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October 1969

Volume 19, 1969

FEATURES

The Libertarian Philosophy

OCTOBER 01, 1969 by BENJAMIN A. ROGGE

Dr. Rogge explains his points of departure from conservatives, modern liberals, and the New Left.

The Great Depression

OCTOBER 01, 1969 by HANS SENNHOLZ

A survey of four distinct phases of the "great depression," with reasons and understanding that may help to avert repetition.

Socialized Airwaves

OCTOBER 01, 1969 by JERRY EMANUELSON

How the principles of private property might help to resolve a knotty problem.

Gold's Dust

OCTOBER 01, 1969 by GARY NORTH

Gold may well collect dust when properly policing a nation's monetary policies.

Read's Law

OCTOBER 01, 1969 by LEONARD E. READ

"No politician can fly higher in office than he flew while getting there."

The Quiet Revolution

OCTOBER 01, 1969 by EDMUND OPITZ

"In quietness and in trust shall be your strength." (Isaiah 30:15)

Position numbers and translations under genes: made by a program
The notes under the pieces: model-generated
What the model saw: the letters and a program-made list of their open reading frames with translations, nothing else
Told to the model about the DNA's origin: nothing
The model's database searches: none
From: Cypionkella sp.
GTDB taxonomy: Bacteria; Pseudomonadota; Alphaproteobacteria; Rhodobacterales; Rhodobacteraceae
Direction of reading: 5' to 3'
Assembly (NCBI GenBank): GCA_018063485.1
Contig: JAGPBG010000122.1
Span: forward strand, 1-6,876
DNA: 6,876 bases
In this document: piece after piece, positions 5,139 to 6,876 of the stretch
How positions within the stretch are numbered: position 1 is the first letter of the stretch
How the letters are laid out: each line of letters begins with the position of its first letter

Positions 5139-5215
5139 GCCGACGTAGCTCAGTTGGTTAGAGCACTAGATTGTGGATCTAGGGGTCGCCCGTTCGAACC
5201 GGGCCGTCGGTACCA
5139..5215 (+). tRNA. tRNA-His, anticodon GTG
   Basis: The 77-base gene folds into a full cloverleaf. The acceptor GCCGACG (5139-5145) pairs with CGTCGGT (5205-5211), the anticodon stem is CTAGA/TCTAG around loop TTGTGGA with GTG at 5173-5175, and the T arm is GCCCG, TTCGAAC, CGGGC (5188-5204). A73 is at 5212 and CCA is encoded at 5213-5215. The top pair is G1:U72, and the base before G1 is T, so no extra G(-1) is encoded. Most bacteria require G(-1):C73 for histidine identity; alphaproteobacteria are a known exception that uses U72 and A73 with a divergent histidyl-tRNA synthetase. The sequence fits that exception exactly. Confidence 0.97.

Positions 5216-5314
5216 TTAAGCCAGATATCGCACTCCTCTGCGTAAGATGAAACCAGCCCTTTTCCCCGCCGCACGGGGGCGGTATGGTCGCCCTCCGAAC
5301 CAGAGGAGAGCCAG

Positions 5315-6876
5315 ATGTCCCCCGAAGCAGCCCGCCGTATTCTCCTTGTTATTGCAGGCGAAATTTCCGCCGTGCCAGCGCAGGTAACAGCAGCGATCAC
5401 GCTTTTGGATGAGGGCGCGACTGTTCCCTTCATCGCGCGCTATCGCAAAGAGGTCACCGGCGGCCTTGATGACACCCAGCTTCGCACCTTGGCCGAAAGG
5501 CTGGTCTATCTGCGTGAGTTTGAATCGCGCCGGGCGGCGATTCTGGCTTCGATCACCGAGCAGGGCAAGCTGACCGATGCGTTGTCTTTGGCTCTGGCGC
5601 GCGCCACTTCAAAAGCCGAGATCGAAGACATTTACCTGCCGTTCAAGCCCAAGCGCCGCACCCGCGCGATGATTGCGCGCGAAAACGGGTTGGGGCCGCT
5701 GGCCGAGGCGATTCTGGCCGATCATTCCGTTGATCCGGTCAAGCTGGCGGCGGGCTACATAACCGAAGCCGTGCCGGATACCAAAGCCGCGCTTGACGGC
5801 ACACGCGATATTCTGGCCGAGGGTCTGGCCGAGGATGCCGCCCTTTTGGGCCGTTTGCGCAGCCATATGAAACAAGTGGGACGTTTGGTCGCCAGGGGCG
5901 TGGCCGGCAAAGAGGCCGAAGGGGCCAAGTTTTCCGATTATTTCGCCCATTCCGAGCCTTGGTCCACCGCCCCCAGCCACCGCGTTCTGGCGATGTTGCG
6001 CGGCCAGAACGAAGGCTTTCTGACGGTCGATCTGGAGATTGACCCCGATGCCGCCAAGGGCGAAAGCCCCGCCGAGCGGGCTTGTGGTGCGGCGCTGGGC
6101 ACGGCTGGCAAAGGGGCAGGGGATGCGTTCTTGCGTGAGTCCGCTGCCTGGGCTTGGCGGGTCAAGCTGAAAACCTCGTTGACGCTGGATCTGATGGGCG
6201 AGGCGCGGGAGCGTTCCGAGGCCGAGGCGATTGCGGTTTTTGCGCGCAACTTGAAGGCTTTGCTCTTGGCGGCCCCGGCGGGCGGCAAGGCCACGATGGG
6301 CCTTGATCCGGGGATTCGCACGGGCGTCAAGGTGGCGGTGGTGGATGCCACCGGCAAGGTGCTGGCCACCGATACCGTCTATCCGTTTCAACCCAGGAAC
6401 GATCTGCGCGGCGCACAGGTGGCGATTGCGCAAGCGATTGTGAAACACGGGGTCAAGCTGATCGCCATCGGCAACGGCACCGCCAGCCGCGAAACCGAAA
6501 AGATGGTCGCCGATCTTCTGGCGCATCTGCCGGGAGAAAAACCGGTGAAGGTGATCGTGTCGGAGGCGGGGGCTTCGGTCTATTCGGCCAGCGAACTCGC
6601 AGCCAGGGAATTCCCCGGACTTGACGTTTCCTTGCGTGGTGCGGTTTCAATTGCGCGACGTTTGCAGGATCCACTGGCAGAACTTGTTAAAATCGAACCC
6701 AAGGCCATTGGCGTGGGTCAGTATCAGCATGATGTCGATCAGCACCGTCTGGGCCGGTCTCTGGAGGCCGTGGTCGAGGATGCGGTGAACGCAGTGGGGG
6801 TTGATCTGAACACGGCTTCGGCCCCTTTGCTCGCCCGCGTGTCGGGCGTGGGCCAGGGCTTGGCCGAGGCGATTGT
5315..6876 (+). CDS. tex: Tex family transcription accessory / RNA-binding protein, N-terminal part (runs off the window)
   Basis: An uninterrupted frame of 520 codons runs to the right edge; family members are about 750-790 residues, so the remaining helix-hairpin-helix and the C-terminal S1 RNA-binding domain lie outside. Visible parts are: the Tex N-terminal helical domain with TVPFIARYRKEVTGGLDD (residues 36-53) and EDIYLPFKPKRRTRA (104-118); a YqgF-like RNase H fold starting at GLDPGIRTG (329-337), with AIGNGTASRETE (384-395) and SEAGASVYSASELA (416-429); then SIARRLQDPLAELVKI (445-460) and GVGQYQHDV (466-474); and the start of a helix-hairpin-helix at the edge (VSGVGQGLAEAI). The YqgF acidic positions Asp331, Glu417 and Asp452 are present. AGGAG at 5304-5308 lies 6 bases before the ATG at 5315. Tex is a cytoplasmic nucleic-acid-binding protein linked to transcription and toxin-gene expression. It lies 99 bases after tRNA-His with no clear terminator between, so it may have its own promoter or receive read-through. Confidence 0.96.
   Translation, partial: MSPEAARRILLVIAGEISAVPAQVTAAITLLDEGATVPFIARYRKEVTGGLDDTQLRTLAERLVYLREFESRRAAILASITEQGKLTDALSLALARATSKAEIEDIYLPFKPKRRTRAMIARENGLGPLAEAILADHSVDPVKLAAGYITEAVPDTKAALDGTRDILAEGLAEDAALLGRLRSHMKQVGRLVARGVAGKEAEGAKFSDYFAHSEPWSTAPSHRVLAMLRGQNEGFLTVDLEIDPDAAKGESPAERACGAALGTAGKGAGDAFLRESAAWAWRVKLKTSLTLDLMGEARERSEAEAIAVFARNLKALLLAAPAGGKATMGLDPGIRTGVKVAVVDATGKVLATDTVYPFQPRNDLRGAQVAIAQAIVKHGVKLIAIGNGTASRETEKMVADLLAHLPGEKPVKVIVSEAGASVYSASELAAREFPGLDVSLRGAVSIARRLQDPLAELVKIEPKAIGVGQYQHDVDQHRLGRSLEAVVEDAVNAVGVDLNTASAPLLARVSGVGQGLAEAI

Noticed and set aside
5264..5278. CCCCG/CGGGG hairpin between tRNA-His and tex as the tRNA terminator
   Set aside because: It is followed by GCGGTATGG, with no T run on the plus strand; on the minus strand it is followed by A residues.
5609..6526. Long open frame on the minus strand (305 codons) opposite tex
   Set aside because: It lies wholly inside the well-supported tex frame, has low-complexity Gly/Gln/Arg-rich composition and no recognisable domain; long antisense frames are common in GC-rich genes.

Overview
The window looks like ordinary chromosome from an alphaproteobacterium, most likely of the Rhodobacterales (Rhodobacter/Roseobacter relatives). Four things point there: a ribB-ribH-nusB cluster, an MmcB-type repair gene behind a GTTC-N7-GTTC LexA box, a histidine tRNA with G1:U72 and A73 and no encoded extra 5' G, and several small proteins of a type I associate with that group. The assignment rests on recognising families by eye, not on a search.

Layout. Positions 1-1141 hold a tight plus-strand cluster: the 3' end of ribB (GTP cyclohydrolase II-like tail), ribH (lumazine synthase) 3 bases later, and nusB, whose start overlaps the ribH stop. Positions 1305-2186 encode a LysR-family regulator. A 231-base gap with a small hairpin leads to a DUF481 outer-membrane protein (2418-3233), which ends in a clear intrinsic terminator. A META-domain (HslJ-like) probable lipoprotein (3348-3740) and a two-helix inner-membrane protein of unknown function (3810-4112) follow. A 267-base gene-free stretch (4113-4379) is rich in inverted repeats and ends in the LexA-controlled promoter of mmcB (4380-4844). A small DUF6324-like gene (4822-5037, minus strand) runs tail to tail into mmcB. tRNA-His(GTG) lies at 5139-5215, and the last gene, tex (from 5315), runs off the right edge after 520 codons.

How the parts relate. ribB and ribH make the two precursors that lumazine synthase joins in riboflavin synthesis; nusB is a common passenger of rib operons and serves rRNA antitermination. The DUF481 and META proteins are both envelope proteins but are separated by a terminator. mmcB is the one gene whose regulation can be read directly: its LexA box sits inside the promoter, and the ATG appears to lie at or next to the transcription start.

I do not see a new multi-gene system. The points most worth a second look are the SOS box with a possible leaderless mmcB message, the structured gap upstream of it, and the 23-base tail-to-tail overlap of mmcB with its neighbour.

In Doing "One's Own Thing"

OCTOBER 01, 1969 by HENRY EDWARD SIMONS

Radically creative, yes, but not radically destructive of traditional ways.

Problem or Opportunity?

OCTOBER 01, 1969 by CLARENCE B. CARSON

When the garbage business is monopolized by government, how do we know whether a given item is a waste or a resource?

The Anyones

OCTOBER 01, 1969 by AL SIEBERT

A poetic plea for constructive differences among men.

Problems the Free Market Can't Solve

OCTOBER 01, 1969 by PAUL L. POIROT

The organized demand of something for nothing is the kind of a problem for which there is no market solution.

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April 2014

Around the world, people are struggling to throw off authoritarianism, with deeply mixed results. From Egypt to Venezuela, determined people build networks to overthrow their regimes, but as yet we have not learned to live without Leviathan. In this issue, Michael Malice and Gary Dudney discuss their glimpses inside totalitarian regimes, while Sarah Skwire and Michael Nolan look at how totalitarian regimes grind down the individual--and how individuals fight back. Plus, Jeffrey Tucker identifies a strain in libertarianism that, left unchecked, could reduce even our vibrant movement to something that is analogous to the grim aesthetic of architectural brutalism. The struggle for our lives and freedom is a struggle for beauty; it begins inside each of us.
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